EDIT: If you are no longer considering medicine why are you here??? Head over to forums that would be more beneficial to helping come to a decision on what you actually want to do.

Good luck!

You can't sit with us.
 

kami333

10+ Year Member
Aug 15, 2007
1,454
27
Status
Medical Student
I have been told to reconsider my career path, and I took this advice into consideration, and have decided on completing a masters' program in biomedical sciences before even thinking about applying to medical school.
I think that a job in the pharmaceutical industry would be interesting to me. In college, I excelled specifically in pharmacology, biochemistry, immunology, and molecular biology (A's in those classes and particular interest in biochem)...
Plus, my research was in neurosci, but we used a lot of biochemical approaches in the research. I found it interesting, but I don't think doing bench work for the rest of my life would be great.
Yeah I have thought about it, and by doing my EMT work, I realized that I'd rather not see patients in my career. I know it sounds terrible, but that's the truth.
I think you need to take some time and figure out what exactly it is that you want to do. Don't do anything rushed, like retaking the MCAT or enrolling in a postbacc/masters right away. Another sub-average MCAT score or a random grad degree isn't going to do you any good regardless of what path you decide on. Take your time to minimize the possibility of regrets.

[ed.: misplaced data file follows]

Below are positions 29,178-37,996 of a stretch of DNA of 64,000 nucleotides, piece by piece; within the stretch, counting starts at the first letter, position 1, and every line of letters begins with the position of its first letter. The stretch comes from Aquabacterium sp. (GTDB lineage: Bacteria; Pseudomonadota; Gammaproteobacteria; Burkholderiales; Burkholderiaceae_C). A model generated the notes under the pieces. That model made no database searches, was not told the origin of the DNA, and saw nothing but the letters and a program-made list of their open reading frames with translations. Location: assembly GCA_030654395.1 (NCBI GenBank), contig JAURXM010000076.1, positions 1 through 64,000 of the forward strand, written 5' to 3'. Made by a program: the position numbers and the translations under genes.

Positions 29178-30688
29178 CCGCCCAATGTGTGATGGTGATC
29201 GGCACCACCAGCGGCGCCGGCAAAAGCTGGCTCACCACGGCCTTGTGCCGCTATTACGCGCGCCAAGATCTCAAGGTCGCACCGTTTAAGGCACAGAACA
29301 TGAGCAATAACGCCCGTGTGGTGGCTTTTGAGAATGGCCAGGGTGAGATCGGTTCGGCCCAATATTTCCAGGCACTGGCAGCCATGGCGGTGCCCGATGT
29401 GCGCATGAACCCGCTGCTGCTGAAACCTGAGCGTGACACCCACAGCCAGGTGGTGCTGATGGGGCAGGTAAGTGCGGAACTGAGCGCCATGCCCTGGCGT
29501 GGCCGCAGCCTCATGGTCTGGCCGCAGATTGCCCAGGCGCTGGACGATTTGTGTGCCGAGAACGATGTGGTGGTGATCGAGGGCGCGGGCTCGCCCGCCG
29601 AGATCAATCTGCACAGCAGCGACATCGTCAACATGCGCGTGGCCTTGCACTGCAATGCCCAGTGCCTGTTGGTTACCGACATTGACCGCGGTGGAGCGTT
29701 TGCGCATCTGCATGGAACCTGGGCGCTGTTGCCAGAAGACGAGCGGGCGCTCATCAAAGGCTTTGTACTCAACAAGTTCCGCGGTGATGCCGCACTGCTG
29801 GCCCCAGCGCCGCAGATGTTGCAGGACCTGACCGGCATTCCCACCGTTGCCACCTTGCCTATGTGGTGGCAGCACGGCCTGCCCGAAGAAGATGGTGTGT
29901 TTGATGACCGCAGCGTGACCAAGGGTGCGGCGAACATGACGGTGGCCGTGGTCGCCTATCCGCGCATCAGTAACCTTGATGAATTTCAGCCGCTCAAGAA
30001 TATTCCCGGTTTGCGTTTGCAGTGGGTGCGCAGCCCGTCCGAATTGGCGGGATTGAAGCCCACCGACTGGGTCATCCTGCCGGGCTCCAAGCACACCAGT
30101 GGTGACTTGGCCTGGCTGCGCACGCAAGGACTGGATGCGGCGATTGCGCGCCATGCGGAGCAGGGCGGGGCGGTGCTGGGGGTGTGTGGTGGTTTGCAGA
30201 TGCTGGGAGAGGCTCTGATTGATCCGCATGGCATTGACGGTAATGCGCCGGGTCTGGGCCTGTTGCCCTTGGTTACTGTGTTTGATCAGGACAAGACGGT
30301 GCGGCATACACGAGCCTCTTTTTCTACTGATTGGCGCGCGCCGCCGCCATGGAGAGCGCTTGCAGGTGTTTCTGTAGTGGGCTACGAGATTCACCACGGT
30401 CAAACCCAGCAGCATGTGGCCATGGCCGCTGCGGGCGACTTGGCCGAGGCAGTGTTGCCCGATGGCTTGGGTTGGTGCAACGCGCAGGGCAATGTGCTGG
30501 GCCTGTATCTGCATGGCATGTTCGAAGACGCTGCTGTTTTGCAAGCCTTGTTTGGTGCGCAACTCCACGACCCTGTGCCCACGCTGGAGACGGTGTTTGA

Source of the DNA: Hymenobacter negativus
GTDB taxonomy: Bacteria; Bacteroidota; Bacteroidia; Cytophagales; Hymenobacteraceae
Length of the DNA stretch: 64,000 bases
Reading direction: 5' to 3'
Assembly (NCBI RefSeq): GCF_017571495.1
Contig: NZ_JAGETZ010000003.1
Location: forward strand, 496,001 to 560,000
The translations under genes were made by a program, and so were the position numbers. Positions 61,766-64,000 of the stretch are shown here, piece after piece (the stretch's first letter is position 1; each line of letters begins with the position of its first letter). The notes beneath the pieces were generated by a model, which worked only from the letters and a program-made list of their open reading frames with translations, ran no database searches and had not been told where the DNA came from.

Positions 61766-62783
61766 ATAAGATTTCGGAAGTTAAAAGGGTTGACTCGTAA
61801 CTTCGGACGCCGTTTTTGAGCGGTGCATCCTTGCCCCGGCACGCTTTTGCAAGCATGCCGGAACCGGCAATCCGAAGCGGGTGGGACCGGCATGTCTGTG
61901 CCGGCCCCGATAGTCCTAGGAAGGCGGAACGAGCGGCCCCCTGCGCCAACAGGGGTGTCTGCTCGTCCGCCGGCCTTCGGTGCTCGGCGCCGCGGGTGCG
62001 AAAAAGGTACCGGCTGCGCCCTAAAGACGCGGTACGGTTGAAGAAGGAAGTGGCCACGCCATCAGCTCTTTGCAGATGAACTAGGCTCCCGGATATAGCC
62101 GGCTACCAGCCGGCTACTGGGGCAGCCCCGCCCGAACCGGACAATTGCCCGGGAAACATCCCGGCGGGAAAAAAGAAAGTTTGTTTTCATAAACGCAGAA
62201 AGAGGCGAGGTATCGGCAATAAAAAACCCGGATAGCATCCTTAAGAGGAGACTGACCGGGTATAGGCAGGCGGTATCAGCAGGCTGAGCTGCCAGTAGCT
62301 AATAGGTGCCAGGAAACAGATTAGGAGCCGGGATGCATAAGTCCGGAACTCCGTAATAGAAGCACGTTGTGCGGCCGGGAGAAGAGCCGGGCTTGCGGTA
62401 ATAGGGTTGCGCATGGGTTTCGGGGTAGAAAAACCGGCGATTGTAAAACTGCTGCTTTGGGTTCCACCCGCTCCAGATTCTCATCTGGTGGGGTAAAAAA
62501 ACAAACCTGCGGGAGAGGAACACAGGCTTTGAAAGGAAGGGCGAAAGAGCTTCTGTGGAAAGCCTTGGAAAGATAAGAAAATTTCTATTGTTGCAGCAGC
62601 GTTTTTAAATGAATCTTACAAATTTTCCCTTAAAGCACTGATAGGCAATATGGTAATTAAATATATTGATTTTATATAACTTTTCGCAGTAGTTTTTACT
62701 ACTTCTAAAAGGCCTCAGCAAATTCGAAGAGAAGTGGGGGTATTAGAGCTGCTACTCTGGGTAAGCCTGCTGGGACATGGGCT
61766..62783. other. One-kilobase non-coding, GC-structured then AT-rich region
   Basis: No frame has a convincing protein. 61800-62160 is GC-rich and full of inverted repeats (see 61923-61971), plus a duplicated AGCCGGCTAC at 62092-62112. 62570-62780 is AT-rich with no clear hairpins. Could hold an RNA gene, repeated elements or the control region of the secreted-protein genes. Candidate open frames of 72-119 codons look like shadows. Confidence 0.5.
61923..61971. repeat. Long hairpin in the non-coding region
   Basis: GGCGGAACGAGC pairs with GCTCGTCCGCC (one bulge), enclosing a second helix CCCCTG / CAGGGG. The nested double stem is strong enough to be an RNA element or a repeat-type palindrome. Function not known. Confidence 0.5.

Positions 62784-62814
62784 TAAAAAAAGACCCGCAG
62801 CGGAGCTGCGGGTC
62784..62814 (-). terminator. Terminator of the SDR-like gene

Keep in mind that reputable graduate programs screen too so that you may have to try to boost your GPA regardless, and with funding the way it is going to a weak grad program in the sciences isn't going to do you any favors. If you don't have the passion for benchwork some other paths in biotech/pharm related areas to consider are in administration, fields like clinical trial management (project management) are relatively well paying and stable compared to being a perpetual postdoc.
 
OP
S
Aug 3, 2013
33
0
Status
Pre-Medical
Thanks for the replies!

I worked last night and this furthered my desire to NOT go into medicine as a practicing doctor, but going into pharma sales or biotech sales. I have been told by many that I would be great in that field, and I feel the same way. Now I need to know how I'm going to get there. I know I should probably start by retaking my undergrad lower div classes and redeem myself for my bad grades. Then I can apply to programs. I will have an updated list in a few hours, but I just wanted to let everyone know my plan. Thanks again I really appreciate the advice!
 

Apollo1

Deciding between MD/DO and PA
5+ Year Member
Sep 3, 2013
254
152
Status
Pre-Medical
You don't need a Masters for a sales job. IF that's where you truly want to go, maybe take some business ed. courses; otherwise don't waste your money.
 
OP
S
Aug 3, 2013
33
0
Status
Pre-Medical
Well I want a Masters so I can further my education in the sciences. I am interested in science so I'd like to do this, plus industries look at a masters more seriously than a bachelors from what I've seen online and through my research.
 

Labrat07